As Dr. Mukherjee sounded like a caring and knowledgeable physician whom one facing cancer might very well want to have as an oncologist, and also had interesting things to say, I next looked the book up on Amazon. Its Amazon ranking was #27 (anything under 100 is a best-seller) and it had nine 5-star reader reviews. One reader called it a "tour de force" and compared its author to Melville (of Moby Dick fame) for the scope and artistry of his writing; he also said that had he read this book in his teens, it might have inspired him to become a cancer researcher.
Publisher's Weekly described the book as "a sweeping epic of obsession, brilliant researchers, dramatic new treatments, euphoric success and tragic failure, and the relentless battle by scientists and patients alike against an equally relentless, wily, and elusive enemy." Clearly a book well worth reading, and one that readers are gravitating to in large numbers, judging by its popularity.
But now I would like you to take a step back and pretend that you are an alien and you have never heard of cancer, and look at the words that are being used to describe it. "The emperor of all maladies, the king of our terrors"; a "relentless, wily, and elusive enemy"; and from reader Kenneth E. MacWilliams this:
Do you feel the foreboding and the power of that language? Can you visualize, as an alien, the terrifying creature that is being described here, lurking in the darkness of that closet? What you are seeing is not the thing itself but what Richard Bartlett calls the "consensus reality" view of cancer, a morphic field that has been created by us through centuries of fear and not-knowing. We are afraid of it because for all our science and all our effort we have not been able to understand it or master it. The moment we understand it, it will lose its power and its terror, and it will be revealed, like the wizard of Oz, to have been much smaller and less frightening than we had believed it to be.
Siddhartha Mukherjee ... almost parentally takes us by the hand to give us the courage to open with him the door to that dark and foreboding closet in order to see what is really lurking inside. Since eventually most of us are going to have to wrestle with this monster anyway -- either as a victim or as a loved one of a victim -- looking intelligently and closely into that dark closet does diminish fear and enhance wise perspective. And on this incredible journey into the depths of that darkness, what an absolutely marvelous guide is this modern day Virgil called Siddharta Mukherjee as he leads us on this long and often harrowing journey through the swarth (sic) that cancer has cut through mankind throughout time. (my emphasis)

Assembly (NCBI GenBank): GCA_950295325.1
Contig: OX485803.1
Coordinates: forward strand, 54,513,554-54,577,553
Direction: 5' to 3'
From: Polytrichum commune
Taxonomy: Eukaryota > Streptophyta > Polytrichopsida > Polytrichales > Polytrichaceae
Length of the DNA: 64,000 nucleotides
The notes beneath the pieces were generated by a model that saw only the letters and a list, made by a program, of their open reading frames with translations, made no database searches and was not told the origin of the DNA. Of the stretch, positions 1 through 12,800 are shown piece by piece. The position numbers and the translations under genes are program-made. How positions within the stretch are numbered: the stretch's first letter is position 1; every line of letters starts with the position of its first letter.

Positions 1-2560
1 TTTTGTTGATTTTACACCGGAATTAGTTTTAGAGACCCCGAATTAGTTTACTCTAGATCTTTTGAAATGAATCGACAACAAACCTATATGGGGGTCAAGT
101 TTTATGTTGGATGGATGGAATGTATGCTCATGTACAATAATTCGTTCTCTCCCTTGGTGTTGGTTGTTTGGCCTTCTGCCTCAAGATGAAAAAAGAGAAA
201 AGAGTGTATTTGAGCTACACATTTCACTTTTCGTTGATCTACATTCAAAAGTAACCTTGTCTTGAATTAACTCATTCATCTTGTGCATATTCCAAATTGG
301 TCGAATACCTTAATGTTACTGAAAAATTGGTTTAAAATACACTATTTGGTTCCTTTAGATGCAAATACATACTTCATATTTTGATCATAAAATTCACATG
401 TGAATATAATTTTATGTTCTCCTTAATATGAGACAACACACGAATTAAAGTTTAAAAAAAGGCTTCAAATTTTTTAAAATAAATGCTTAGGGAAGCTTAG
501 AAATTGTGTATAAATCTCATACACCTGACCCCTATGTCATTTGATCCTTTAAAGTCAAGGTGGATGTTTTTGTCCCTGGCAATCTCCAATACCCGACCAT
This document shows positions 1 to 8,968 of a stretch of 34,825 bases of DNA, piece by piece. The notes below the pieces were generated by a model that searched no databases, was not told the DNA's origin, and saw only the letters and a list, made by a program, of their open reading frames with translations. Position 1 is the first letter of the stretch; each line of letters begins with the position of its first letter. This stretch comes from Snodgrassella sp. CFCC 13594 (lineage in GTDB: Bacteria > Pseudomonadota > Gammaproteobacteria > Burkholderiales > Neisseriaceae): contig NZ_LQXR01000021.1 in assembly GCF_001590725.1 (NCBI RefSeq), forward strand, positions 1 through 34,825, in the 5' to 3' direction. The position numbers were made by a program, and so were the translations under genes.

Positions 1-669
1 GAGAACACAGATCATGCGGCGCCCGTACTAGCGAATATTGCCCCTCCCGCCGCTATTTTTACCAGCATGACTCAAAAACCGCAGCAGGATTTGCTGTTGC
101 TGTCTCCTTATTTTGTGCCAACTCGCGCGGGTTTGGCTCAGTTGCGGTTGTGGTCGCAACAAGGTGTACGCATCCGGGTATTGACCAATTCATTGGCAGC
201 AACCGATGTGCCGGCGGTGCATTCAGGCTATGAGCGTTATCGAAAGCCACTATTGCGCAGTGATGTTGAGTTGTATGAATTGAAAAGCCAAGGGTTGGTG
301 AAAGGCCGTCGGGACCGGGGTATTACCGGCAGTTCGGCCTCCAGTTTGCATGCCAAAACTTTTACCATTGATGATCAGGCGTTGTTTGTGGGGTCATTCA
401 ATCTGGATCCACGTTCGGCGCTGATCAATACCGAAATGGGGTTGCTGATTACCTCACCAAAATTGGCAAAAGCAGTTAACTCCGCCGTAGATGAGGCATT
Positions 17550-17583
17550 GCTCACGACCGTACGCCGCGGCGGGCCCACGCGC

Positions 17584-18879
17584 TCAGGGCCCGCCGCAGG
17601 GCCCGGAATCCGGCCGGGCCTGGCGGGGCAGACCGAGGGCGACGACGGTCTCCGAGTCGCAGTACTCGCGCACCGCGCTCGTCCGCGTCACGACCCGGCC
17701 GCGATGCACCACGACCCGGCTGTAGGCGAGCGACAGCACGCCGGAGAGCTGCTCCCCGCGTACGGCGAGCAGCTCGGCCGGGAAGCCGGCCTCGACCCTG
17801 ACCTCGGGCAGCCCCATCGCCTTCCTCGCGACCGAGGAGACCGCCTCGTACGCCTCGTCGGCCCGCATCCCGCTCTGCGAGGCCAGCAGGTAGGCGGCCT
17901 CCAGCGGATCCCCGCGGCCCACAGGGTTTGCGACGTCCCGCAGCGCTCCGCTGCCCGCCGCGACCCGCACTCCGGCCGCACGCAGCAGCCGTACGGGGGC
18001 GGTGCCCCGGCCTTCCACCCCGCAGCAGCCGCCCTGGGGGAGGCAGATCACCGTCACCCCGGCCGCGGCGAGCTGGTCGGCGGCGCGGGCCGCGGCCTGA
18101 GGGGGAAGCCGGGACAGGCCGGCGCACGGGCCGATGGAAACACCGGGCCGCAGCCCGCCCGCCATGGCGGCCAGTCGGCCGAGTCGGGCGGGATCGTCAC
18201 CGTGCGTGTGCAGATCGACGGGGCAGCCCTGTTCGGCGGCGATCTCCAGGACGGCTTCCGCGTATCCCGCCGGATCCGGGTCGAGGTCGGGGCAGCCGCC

The face of any monster can change. The energy healing community has been saying with a quiet voice for years now that cancer can be treated and even healed without drastic and damaging interventions. Did you know that over 200 mice have now been cured of deadly cancers using energy healing in experiments that took place in accredited university laboratories and showed near-100% or 100% success rates? Or that the first series of these experiments took place over three decades ago, yet few people have heard of it? The results were so strange, so inexplicable, that no one wanted to know anything more. But the observed reality has been that, when energy healing works, cancer simply becomes a non-event. There is no monster, no monster-slayer, no heroes, no victims, no drama, no pain. Is this not something worth looking into for further research and development, for all our sakes?
A few years ago I read a small, insignicant article in the Globe and Mail that said that a few people in the American Southwest had contracted bubonic plague. Bubonic plague, the article went on to say, is easily treatable with erythromicin. Six hundred and fifty years ago bubonic plague wiped out half of Europe, an estimated 75 million people. Back then it, not cancer, was the "the emperor of all maladies, the king of our terrors." When new discoveries are made, things change -- sometimes faster than we can imagine.
Postscript, Feb. 25: I find it fascinating to see how well this book is doing. Everyone seems to be interested in cancer. It's almost like people slowing down to gawk at an accident scene on the highway. Yet few people, it seems, are interested in possible non-medical solutions to cancer. I wonder why that is. Here is another book to read alongside Emperor of All Maladies.
Postscript, May 14: It is now three months later, and the book is still at #107. People seem to be flocking to it almost the way they would slow down to view a road accident. For an antidote to the pessimism of the Emperor of All Maladies, read Embrace, Release, Heal by Leigh Fortson, now available from Sounds True. It's a paradigm changing book, sitting around #48,000. For my part I would rather have people reading Embrace, Release, Heal, but it seems that people prefer doom and gloom to hope.